Things Jean-Paul Gaultier Might Have Reconsidered About His Amy Winehouse Fashion Show
Posted by Videoson 01/26/2012 at 2:12 PM
It’s not often that Popdust dips its blogging tendrils into the parallel world of high fashion unless it’s got a big name like Lady Gaga or Kanye West involved. Amy Winehouse also qualifies as a big name; problem is, she passed away earlier this year under unfortunate circumstances. This alone makes the prospect of an Amy Winehouse-themed fashion show, like Paris’s show yesterday by Jean-Paul Gaultier, rather dicey–and we’re not the only ones to think so; The Independent identified a “palpable sense of unease.” But even if you grant the point that Winehouse, during the height of her fame, was known as much for her style as her music, and even if you grant The New York Times’ point that Gaultier’s “[someone] for whom borderline bad taste is stock in trade” or, from that same article, Gaultier’s argument that his was a “joyous” tribute….
1) “Back to Black,” which scored part of the show, is a song about a crushing breakup at best and full-blown depression at worst. Yes, its Mark Ronson production galumphs along at a runway-ready tempo, but that production’s supposed to sound deflated, the sort of track just off enough to accompany lyrics like “I died a hundred times” and “life’s a pipe, and I’m a tiny penny rolling up the walls inside.” Meanwhile, “Rehab” might be Winehouse’s biggest hit, but it’s almost impossible to play live without the undertones being wrong–she didn’t in fact go to rehab, no, no, no, and the self-deprecation only works if Winehouse’s doing it herself. If there’s a way to get the tone right otherwise, a barbershop quartet isn’t it.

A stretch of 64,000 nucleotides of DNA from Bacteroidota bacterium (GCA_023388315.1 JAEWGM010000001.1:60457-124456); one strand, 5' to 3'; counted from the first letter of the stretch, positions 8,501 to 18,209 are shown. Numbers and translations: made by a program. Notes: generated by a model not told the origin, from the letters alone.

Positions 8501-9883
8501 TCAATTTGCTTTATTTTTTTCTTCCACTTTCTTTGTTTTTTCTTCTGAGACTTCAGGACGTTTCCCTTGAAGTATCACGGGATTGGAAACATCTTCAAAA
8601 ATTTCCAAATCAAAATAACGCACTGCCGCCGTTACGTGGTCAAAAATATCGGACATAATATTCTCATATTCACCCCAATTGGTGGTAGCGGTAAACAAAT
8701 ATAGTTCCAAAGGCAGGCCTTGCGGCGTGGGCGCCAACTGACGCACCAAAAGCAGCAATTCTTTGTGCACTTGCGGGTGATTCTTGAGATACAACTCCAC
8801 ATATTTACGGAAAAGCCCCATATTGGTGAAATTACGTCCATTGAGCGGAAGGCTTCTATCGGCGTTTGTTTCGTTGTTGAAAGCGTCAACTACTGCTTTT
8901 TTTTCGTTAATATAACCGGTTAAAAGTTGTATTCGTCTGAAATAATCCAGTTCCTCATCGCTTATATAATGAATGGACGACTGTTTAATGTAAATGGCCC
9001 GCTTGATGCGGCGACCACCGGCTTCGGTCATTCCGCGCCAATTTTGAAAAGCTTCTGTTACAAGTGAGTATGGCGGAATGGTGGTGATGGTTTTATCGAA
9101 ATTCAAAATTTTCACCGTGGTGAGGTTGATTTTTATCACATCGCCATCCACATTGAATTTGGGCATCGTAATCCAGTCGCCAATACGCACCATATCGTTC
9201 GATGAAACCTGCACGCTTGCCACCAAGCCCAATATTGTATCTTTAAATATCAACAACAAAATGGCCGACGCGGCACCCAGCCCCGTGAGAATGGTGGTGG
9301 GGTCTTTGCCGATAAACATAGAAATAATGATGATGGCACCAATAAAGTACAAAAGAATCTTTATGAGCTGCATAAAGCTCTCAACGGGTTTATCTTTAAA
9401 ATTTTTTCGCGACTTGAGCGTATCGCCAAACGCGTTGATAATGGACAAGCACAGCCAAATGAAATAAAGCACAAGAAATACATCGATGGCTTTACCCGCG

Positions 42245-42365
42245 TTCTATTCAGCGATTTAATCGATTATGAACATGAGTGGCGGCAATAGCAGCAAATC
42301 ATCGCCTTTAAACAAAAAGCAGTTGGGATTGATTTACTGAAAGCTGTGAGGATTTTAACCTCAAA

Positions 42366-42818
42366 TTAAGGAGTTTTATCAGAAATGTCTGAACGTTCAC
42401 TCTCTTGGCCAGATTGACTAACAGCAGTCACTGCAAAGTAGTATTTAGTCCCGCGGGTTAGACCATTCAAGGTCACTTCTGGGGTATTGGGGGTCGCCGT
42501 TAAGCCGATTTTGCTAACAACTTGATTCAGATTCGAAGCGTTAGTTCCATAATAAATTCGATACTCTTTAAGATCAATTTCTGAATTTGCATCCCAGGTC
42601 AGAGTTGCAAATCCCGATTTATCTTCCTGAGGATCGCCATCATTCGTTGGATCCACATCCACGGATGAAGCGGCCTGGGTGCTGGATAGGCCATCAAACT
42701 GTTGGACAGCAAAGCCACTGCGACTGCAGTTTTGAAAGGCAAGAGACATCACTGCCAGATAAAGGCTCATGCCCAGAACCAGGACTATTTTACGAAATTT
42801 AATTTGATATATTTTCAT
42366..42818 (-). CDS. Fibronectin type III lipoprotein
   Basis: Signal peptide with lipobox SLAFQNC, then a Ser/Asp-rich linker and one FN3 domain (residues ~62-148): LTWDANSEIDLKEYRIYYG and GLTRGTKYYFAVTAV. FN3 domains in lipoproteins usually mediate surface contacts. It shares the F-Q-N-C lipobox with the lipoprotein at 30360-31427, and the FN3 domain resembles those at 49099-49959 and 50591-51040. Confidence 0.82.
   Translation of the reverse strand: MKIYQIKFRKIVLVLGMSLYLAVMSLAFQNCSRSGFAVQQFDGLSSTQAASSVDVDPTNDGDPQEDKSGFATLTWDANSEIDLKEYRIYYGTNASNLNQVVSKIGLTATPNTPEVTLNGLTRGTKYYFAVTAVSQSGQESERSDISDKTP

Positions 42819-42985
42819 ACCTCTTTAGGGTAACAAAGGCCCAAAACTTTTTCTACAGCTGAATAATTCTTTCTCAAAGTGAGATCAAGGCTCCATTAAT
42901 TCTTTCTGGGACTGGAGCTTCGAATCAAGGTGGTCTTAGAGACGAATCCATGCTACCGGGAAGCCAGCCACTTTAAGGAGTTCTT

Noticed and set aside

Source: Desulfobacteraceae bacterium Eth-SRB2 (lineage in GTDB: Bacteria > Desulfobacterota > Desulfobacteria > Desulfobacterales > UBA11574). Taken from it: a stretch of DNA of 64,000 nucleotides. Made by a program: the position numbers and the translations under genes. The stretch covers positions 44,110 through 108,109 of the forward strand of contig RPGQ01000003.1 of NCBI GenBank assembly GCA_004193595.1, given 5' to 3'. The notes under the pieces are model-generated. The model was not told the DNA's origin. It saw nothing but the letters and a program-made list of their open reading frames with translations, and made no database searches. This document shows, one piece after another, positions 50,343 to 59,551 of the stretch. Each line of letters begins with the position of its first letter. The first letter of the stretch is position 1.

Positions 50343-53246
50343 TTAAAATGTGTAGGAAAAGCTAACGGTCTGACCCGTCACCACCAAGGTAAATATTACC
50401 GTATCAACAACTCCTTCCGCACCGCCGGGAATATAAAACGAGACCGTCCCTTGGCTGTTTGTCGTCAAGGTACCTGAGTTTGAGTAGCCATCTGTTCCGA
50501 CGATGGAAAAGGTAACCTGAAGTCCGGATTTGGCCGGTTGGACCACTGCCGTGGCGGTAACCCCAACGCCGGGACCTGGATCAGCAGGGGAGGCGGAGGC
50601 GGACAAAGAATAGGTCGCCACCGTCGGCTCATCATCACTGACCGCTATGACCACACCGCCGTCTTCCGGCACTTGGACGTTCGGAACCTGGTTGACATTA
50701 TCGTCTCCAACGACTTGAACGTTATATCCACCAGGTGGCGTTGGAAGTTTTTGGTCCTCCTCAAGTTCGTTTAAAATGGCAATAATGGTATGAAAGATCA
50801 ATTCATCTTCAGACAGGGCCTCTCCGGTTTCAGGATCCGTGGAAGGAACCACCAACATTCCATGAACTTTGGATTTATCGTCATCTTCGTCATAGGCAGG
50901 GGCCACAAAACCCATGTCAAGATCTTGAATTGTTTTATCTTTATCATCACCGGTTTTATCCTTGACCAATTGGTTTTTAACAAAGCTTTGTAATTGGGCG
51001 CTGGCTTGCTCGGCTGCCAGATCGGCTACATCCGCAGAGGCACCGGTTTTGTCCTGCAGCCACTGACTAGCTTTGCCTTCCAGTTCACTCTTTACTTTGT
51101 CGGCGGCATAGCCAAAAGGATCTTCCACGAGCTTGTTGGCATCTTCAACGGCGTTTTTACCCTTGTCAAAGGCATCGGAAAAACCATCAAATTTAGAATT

2) Shouldn’t a fashion show scored to “Back to Black” at least feature all-black everything? I counted one all-white dress, lots of black-and-white, some gold, some red, a prominently pink number that’s not entirely far off from Katy Perry….
3) That part at the end with the woman dressed as Winehouse (to be fair, they all were) in a veil, and with Gaultier kissing her. Or all the veils, really, or the burlesque overtones, or the cigarette smoking. For a tribute, this looks much more like glamorizing Winehouse’s death.
4) Why is Jean-Paul Gaultier scoring for other musicians when Gotye exists? OK, this is mainly because his name is pronounced like “Gaultier,” but this is when he’s breaking out, and “Easy Way Out” would make good backing, no? Certainly less uncomfortable.
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